The South American bus was motoring down Highway 2010 early in the tournament.
All five teams from South America (Brazil, Argentina, Chile, Paraguay and Uruguay) advanced into the World Cup second round. All but Chile advanced into the quarterfinals – and the Chileans were thrown back by fellow CONMEBOL participant Brazil. So, the lower continent was all the rage, with breathless talk of how this was South Americas’s fiesta.
Things didn’t go nearly so swell in the quarters, as we know, with only the Diego Forlan-driven Uruguayan express moving on.
Still, did South America do enough to deserve six spots next time around?
South America has been awarded 4.5 spots in recent World Cups – four spots plus the ability to add a fifth in a play-in series. That may seem like it’s essentially a fifth spot, since the play-in has been against the apparently weaker CONCACAF or Oceania countries. Remember, Uruguay is in the semifinals only because it finished fifth in South America and squeezed past Costa Rica in a playoff last November (doing so by a slim margin, by the way.)
But Uruguay was also involved in a play-in for Germany 2006 – and fell to Australia in PKs. So, it’s not as automatic as it seems.
So, you can make the argument that South America is right where it deserves to be place-wise. But remember,Brazil will host in 2014, so the five-time champs’ spot is guaranteed. FIFA, then, must decide whether to award 3.5, 4 or 4.5 spots elsewhere. (FIFA has said South America will retain four spots, plus Brazil – but these things are heavily political and tend to change.)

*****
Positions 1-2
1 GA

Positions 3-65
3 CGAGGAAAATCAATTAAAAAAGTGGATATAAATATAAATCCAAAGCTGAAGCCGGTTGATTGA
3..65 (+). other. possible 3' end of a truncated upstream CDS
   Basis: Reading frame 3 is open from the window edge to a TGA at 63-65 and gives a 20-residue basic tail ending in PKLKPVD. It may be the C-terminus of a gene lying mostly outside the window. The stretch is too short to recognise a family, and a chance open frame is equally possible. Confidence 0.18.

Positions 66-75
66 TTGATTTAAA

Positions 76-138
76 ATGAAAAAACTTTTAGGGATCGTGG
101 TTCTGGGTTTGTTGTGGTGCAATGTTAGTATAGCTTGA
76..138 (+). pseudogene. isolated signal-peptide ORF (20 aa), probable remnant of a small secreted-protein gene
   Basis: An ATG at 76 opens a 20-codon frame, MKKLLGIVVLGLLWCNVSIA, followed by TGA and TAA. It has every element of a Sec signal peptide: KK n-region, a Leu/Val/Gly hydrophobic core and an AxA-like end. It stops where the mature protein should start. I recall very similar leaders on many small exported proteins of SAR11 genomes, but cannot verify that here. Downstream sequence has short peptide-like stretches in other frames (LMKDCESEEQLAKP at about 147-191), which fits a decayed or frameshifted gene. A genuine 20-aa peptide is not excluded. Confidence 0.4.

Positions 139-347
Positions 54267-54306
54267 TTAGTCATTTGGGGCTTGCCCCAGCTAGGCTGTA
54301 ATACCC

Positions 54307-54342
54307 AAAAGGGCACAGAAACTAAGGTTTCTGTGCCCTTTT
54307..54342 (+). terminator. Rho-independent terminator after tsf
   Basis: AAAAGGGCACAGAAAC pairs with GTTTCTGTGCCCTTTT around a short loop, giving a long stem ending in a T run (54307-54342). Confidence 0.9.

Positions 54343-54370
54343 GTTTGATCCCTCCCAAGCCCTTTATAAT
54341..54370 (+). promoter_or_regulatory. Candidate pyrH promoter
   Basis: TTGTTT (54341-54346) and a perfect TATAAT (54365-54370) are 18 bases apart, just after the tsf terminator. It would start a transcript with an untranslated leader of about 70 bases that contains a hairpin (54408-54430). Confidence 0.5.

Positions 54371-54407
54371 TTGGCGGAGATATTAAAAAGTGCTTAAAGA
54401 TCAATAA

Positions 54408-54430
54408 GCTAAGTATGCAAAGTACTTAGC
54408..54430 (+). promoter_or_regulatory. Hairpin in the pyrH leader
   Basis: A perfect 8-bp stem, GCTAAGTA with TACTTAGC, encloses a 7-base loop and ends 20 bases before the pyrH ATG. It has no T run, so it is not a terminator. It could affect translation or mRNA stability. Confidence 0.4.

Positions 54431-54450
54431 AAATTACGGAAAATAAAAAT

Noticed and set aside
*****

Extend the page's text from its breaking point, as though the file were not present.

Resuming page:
Uruguay coach Oscar Tabarez weighed in last week: "The fact that there are four South American teams in the last eight does not surprise me," he said. "I think it is something that should be considered when deciding how many places each continent has at the next tournament. It is clear that South America has brought a lot to this World Cup."
Whatever happens, it could well affect the United States and the CONCACAF region. That’s because the one spot (or half spot) would probably be subtracted from this region. Would that be right?
Probably. When is the last time a CONCACAF team moved into the quarterfinals without beating another team from the region in the Round of 16? Think about that for a second before you answer. Remember, the United Statesadvanced to the World Cup 2002 quarters by defeating Mexico.
Mexico, of course, is a second round loss waiting to happen – and has been for a long time.
El Tri has made it to the quarterfinals twice – but only in tournaments the Mexicans hosted, in 1970 and 1986.
So, if you subtract the significant advantages of home country edge, and subtract the instance of beating another CONCACAF side, it has NEVER happened in modern World Cups that a side from this region went through to the quarterfinals. That’s not good.
So, it wouldn’t surprise me if CONCACAF gets just three spots for Brazil 2014, with South America getting four plusBrazil? Not at all. FIFA understands the value of getting plenty of South American teams to Brazil 2014.
Of course, you could also argue against so much African representation, given how poorly six entrants did this year, with so much expected of them. So it is possible that South America gets if expanded representation and CONCACAF retains its full complement of 3.5 spots.